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Not Everyone Wants to Sail on Our Ship

In the American dream, others' beliefs are mere flavors of mankind.

April 01, 2002|MARK BOWDEN | Mark Bowden is the author of "Black Hawk Down" and, more recently, "Killing Pablo" (Atlantic Monthly Press, 2001).

We Americans like to think that people the world over are, at heart, just like us.

This isn't because we're a simplistic and naive people. It is part of our national faith. We are, after all, a melting pot, a country made of people from everywhere. No one faith, tribe or race created America, and no one of the above defines it. The virtues of tolerance and mutual respect--though too often betrayed--are such a part of our national faith that they are considered trite. Those of us born in the last half-century were raised on it, from the dolls at Disney World singing "It's a Small World" to Michael Jackson's "We Are the World."

We cling to this belief despite ample evidence to the contrary, whether it is political oppression in China, racial hatred in Zimbabwe, religious fanaticism in Iran, tribal conflict in Somalia or ethnic battles in the former Yugoslavia. The fact that these conflicts persist is blamed on backwardness or the bad influence of oppressive leaders. We assume that the people who inhabit these countries, unlike their leaders (who are not chosen democratically, after all) long for peace, freedom and prosperity, a world where differing races and religions are respected, even treasured, and where the human family is enriched by variety and the free exchange of ideas.

Well, we are not the world.

In most places, people long for victory, not peace. Their lives are shaped as much by fear and hatred as by acceptance and love. They are often complicit in the crimes of their leaders. At heart, they want their tribe, their race, their political system or their god to rule. They want not only to live their lives in the manner they choose but to compel others to do so. They want to kill their enemies, establish traditional homelands, avenge historical wrongs and preserve ways of life many Americans fled on their way here.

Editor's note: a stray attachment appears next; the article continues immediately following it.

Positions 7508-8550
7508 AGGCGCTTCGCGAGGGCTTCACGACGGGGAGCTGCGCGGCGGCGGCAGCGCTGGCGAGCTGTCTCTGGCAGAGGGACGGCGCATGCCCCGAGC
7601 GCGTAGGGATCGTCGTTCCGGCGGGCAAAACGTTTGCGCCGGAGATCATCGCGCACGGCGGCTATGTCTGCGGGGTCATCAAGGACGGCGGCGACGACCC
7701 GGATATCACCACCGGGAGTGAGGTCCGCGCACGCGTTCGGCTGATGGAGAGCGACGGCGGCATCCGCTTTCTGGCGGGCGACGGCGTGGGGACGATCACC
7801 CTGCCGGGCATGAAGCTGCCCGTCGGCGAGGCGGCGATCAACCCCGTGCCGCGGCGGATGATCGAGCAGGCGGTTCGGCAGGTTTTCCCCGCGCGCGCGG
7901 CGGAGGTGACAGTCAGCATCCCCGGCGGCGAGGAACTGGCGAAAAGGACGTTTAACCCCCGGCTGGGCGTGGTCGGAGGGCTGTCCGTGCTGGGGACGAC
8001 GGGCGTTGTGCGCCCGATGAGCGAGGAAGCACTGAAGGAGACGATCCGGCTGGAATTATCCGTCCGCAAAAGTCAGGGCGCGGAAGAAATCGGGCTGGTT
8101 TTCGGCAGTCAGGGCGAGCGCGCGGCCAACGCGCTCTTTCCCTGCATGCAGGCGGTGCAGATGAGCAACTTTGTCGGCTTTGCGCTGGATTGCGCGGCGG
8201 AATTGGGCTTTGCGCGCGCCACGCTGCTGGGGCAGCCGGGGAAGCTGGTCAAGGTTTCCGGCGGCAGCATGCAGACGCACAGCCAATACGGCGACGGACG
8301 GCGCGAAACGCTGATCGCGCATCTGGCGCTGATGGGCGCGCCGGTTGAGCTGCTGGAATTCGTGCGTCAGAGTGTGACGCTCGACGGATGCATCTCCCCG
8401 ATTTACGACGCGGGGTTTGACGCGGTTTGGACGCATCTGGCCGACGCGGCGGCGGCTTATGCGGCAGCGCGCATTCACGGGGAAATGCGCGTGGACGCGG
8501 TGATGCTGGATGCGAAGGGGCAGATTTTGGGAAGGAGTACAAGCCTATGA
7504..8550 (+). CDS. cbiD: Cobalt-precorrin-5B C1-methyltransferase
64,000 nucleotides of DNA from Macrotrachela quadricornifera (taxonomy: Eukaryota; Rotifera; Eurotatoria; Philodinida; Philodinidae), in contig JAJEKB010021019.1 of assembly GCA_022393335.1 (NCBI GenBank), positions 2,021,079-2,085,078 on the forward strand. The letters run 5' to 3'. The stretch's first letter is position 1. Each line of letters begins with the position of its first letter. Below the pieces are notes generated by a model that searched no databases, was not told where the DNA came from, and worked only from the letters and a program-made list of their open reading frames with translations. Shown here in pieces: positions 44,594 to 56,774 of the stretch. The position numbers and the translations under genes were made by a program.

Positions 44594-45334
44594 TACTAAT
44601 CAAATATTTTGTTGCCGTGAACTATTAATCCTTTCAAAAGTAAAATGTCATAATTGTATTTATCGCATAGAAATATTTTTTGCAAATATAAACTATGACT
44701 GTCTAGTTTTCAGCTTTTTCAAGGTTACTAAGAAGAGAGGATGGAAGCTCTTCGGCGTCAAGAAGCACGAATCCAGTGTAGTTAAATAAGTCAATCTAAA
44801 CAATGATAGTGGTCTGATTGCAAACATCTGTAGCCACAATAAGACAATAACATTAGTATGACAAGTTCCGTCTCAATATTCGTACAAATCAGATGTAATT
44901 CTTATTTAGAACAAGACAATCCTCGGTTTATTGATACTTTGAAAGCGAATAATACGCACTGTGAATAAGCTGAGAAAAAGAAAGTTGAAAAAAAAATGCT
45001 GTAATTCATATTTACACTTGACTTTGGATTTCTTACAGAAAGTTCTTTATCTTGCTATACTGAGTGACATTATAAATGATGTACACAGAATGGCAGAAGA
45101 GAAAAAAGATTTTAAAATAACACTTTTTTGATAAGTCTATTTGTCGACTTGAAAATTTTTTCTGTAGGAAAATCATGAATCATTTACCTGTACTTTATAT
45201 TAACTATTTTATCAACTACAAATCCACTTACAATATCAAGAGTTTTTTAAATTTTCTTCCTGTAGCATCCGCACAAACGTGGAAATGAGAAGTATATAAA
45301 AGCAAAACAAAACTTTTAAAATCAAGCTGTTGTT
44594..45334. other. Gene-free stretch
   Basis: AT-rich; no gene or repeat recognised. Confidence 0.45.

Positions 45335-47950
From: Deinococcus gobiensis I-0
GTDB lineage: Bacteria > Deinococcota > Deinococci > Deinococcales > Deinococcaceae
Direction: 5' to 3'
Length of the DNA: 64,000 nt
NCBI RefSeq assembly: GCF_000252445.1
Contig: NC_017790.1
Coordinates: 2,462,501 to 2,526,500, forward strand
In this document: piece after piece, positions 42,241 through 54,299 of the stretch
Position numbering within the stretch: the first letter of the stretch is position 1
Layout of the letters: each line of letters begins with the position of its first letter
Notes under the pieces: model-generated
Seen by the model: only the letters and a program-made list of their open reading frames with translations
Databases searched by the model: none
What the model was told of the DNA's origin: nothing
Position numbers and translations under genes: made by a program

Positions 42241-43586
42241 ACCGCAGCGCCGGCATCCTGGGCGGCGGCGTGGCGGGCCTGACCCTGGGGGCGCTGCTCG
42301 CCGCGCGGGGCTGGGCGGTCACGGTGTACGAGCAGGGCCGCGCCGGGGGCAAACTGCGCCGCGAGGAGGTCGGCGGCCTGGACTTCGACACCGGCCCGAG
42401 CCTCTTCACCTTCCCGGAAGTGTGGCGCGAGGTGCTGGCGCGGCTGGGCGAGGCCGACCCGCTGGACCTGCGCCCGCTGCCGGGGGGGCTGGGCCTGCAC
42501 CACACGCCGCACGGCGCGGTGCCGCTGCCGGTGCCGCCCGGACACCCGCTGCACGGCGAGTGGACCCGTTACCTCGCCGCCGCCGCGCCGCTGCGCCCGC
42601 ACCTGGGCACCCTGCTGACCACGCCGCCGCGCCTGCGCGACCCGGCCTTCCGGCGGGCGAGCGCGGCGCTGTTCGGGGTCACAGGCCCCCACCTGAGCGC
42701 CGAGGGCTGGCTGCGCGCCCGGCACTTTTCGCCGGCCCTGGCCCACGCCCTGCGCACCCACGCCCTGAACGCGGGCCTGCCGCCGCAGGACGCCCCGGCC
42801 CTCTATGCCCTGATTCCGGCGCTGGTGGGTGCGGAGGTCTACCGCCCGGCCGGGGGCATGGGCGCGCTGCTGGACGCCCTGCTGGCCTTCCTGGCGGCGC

"We Are the World" is largely an American dream. It rests upon certain basic suppositions that are far from universally embraced. It presupposes an overarching secular legal frame around religion, race and ethnicity. It rejects, at its core, the final truth of any faith, or of any distinct tribal, racial or ideological destiny.

In this utopia, our utopia, the righteous beliefs of millions are relegated to mere flavors of mankind. The ongoing struggle to create this kind of state is one of the great triumphs of Western civilization. Our pride in this dream has led us to believe that the rest of the world would be eager to share it.

It isn't. Our utopia is just one of many. As the attacks of Sept. 11 illustrated horribly, there are plenty of people who would rather die (and kill as many of us as possible) to prevent it from spreading further. Tribalism, political totalitarianism and religious zealotry still define the way most people live, and there is nothing inevitable about their decline. Indeed, at the outset of the 21st century we find ourselves engaged in a great cultural conflict, one where we see ourselves as the flag-bearers for goodness, truth and justice, while others just see us fighting for the "American Way."

Ten years ago, when the Berlin Wall came down, for a brief time the global future seemed uncomplicated. For most of the 20th century, our government approached the world as the theater of a great showdown between personal freedom, capitalism and democracy and authoritarianism, communism and one-party rule. Less powerful nations were irrelevant, Third World, undeveloped and largely forgotten unless their location or resources gave them strategic importance. Then communism collapsed, and a "New World Order" began to take shape. The triumph of democracy and capitalism seemed inevitable. What drama remained concerned the pace at which rebuilding states could achieve economic and political parity. With only one successful model to choose from, the path of the Third World seemed set.

Hardly. In parts of the old Third World our fundamental values are under siege. Many people the world over, it seems, don't want to be like us. Our enemies see the rapid spread of the "American Way" as cultural aggression. In a way, they have a point. Our fast food, entertainment and lifestyles are invading more traditional societies. But this is not aggression. The U.S. doesn't impose McDonald's, "Baywatch," Puff Daddy and Britney Spears on other countries; they eagerly import them. Anyone who has ever traveled in Africa, Asia or the Middle East sees the near universal enthusiasm for pop culture.

Likewise, the concepts of human rights, equality of women, democracy, tolerance and free speech are infectious. They threaten traditional societies precisely because they are so seductive to their own people, particularly the young. Much of the upsurge in Islamic radicalism is a backlash against the ongoing story of American success. The ideals that we take for granted are in fact actively opposed by those who want to preserve more authoritarian states.

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